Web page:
The broad-spectrum macrolide antibiotic azithromycin(Drug information on azithromycin) was long believed to be relatively free of cardiotoxic effects, and so it offered a therapeutic alternative to its proarrhythmic cousins, erythromycin and clarithromycin(Drug information on clarithromycin).
That all changed recently with the publication in the New England Journal of Medicine of a study that associates azithromycin with a significant risk of cardiovascular (CV) death and particularly sudden cardiac death.
The large study cohort consisted of patients enrolled in the state of Tennessee Medicaid program. A 5-day course of azithromycin was associated with an increase in the risk of CV death. There was also an increase in the risk of death from any cause among patients who took azithromycin but no increase in risk from non-CV causes. The risk of CV death was significantly greater with azithromycin than with either amoxicillin or ciprofloxacin(Drug information on ciprofloxacin); no significant difference was seen between azithromycin and levofloxacin(Drug information on levofloxacin) in this end point.
• What characteristics place a patient at risk for azithromycin cardiotoxicity?
• Did the study find a direct cause-and-effect relationship?
• What were the study findings associated with ciprofloxacin and levofloxacin?
• How should these results be translated into practice by primary care physicians—who make daily decisions about antibiotic prescribing?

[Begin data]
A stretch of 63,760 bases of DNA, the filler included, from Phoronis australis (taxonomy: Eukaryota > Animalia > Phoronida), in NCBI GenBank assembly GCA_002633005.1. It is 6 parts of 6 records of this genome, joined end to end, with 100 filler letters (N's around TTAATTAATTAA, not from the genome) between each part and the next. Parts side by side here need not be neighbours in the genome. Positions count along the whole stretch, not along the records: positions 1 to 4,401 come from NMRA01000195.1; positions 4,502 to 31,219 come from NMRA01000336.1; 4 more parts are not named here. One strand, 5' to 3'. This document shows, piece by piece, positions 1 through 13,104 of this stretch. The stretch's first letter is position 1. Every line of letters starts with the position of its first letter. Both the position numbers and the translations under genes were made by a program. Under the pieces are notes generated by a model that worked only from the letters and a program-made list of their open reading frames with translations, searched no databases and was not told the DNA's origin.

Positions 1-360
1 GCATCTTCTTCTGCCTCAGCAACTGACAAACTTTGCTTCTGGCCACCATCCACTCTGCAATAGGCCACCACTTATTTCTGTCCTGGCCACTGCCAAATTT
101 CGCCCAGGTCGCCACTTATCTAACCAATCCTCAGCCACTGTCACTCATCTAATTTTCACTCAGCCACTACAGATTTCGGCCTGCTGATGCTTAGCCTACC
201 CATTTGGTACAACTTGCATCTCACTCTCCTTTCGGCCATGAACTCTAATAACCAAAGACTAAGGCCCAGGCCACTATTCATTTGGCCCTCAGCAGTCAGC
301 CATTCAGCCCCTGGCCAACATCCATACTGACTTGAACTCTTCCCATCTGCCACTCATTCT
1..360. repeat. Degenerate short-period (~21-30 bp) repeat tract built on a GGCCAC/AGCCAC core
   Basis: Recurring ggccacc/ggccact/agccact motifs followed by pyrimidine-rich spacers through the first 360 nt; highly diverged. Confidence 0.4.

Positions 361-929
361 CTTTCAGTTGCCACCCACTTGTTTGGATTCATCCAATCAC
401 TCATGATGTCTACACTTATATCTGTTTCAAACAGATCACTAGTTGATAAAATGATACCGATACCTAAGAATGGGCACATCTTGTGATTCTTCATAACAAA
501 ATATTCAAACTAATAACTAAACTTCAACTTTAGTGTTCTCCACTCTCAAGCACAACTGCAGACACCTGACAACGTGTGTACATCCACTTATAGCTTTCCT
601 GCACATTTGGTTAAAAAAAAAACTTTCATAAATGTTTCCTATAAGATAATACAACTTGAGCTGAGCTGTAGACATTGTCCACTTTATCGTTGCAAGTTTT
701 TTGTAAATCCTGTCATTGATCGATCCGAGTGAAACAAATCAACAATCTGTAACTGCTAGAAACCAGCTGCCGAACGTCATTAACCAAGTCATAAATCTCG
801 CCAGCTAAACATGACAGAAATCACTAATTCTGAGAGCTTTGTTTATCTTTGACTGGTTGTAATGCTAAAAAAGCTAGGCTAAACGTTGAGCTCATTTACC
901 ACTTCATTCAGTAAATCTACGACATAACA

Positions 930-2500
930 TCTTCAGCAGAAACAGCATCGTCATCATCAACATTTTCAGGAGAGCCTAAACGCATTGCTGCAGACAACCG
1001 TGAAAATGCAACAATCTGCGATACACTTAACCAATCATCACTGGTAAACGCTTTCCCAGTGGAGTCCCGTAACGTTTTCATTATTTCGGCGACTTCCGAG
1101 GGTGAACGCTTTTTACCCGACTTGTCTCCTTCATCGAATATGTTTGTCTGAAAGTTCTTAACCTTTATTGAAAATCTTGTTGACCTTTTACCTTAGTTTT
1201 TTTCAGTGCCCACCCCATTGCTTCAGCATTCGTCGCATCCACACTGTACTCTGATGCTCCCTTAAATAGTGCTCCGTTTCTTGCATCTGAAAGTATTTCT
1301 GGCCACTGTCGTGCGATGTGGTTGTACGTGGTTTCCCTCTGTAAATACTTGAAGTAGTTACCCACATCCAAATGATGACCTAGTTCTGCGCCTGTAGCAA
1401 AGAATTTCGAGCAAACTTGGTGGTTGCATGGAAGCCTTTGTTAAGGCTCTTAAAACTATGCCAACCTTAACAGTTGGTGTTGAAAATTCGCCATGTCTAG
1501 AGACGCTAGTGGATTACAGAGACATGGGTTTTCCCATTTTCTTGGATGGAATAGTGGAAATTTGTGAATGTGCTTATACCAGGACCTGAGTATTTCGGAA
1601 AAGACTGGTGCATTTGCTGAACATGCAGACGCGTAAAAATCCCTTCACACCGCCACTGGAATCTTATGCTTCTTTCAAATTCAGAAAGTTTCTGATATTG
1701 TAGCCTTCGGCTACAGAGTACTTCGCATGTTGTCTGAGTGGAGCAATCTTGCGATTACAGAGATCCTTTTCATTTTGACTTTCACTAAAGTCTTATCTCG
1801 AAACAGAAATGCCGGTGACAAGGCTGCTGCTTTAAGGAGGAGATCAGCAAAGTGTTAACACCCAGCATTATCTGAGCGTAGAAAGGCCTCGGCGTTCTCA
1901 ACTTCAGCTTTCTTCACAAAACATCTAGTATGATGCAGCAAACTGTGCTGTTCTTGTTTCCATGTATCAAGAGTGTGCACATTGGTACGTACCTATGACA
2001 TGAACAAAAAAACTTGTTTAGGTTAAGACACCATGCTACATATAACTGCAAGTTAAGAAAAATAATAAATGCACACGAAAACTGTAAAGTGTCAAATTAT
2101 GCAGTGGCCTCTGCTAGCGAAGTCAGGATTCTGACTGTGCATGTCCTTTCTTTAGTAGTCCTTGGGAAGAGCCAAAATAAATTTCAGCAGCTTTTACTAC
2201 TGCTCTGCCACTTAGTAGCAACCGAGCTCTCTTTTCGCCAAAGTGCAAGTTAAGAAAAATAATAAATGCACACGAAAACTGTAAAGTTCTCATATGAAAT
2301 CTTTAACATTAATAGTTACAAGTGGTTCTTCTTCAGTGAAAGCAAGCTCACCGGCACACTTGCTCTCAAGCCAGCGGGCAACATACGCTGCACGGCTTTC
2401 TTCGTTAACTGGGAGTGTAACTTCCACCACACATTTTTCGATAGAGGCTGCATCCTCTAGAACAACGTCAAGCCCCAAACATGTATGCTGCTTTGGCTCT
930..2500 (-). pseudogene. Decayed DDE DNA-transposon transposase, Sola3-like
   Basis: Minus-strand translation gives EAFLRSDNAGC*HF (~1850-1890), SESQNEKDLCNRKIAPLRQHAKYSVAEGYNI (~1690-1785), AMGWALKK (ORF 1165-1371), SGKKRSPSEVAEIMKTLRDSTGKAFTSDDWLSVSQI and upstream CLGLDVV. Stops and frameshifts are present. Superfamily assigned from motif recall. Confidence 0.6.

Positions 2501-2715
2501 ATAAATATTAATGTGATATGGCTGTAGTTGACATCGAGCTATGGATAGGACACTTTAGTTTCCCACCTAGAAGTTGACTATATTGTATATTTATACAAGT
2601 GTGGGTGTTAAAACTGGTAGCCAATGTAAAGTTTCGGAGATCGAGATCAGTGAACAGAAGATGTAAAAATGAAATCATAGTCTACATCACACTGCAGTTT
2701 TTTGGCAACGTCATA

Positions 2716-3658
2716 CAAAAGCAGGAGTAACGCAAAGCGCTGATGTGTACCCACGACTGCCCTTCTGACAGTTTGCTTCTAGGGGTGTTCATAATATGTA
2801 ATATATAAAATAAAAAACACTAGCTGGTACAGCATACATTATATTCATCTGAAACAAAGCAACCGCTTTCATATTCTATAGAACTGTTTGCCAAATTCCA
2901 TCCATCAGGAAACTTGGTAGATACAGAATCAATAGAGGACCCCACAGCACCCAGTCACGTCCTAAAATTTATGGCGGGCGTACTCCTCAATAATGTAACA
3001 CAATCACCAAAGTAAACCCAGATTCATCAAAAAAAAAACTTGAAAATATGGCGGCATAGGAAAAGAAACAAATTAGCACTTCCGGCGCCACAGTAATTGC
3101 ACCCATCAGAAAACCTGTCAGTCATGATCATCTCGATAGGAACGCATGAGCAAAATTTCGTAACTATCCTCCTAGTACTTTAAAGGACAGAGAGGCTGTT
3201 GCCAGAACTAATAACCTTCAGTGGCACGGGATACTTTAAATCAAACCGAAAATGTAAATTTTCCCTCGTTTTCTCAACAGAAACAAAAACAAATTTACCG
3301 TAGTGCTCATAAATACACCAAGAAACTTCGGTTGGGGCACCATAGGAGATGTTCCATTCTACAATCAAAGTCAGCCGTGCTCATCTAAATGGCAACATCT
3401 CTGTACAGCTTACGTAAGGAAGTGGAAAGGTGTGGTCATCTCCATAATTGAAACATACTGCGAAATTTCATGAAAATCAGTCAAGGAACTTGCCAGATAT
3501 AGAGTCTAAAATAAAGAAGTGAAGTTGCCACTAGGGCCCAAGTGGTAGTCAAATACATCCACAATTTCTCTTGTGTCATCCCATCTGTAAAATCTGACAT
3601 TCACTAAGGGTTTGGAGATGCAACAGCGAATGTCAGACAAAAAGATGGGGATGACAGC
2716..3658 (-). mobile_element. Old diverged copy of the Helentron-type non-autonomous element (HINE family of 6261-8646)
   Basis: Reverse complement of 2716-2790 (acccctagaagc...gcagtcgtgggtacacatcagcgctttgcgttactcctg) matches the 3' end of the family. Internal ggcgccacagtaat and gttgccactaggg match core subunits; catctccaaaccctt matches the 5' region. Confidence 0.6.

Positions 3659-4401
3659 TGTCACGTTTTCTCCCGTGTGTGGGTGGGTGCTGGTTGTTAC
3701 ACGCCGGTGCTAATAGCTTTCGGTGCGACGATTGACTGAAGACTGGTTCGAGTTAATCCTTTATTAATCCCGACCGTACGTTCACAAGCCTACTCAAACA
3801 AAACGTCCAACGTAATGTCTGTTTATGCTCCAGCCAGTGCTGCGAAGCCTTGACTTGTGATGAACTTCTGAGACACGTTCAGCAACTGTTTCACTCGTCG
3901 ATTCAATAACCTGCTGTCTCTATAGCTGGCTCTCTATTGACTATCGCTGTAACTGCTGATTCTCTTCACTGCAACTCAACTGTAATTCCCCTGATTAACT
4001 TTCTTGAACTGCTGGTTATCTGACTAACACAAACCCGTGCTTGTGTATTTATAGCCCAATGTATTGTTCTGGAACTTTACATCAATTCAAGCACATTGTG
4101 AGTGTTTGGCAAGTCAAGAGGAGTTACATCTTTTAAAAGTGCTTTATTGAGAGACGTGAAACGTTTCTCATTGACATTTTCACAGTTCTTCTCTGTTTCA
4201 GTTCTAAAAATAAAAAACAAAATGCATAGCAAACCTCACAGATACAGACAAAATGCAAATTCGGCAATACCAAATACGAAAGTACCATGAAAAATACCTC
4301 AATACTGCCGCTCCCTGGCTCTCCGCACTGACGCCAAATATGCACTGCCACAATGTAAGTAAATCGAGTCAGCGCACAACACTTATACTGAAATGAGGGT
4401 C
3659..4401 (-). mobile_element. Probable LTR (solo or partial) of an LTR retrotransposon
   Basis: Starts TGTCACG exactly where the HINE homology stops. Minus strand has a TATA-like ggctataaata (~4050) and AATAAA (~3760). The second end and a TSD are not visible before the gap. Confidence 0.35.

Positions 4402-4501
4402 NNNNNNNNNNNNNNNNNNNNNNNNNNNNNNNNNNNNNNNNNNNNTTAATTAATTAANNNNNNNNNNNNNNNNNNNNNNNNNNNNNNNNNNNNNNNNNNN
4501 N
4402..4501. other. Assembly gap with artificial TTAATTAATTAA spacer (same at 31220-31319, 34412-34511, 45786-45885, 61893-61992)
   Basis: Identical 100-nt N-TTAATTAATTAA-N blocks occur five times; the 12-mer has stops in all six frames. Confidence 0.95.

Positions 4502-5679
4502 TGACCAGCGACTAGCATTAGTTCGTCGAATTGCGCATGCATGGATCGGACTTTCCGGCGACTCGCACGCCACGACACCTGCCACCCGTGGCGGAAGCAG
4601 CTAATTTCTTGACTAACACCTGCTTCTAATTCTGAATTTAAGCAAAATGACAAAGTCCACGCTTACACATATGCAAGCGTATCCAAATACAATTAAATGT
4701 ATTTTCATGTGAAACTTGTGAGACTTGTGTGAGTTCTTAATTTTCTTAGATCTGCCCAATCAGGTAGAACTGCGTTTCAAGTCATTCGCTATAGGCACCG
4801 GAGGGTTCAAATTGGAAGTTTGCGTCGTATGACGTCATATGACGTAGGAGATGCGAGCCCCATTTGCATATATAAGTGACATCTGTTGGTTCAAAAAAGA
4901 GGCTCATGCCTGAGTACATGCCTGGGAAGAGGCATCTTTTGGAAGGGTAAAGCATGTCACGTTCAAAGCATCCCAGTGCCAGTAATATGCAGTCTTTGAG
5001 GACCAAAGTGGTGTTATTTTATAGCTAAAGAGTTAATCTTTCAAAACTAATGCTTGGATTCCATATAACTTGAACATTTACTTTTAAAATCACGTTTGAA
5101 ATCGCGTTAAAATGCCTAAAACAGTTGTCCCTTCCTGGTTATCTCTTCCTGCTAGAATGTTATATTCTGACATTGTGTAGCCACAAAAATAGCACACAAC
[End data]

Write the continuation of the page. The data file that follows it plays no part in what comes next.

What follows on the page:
To answer these questions and put the issue into clinical perspective for primary care physicians, here are Drs. Christopher Cannon and Payal Kohli. Dr Cannon, a senior investigator with the TIMI Study Group, is Editor-in-Chief of Cardiosource Science and Quality. He is also Professor of Medicine at Harvard Medical School and Associate Physician in the Cardiovascular Division of Brigham and Womens’ Hospital in Boston. Dr Kohli graduated from Harvard Medical School, completed her internal medicine training in Boston, and is currently a fellow in cardiovascular medicine at the University of California San Francisco.
|Azithromycin Increases Risk of Cardiovascular Death|
Azithromycin Increases Risk of Cardiovascular Death
1. Although it has long been thought that azithromycin was free of cardiovascular risk, a new large study found a risk of sudden cardiac death during the time patients were taking the drug.
2. The small but heightened risk was seen primarily among patients in the highest decile of cardiovascular risk score.
3. The mechanism thought to relate to the drug’s proarrhythmic effect is prolongation of the QT interval.
4. Clinicians should be aware of this potential adverse effect in patients with preexisting cardiovascular disease and consider an alternative antibiotic.
Ray WA, Murray KT, Hall K, et al. Azithromycin and the risk of cardiovascular death. N Engl J Med. 2012;366:1881-1890. Abstract available at: http://www.ncbi.nlm.nih.gov/pubmed/22591294. Full text requires subscription.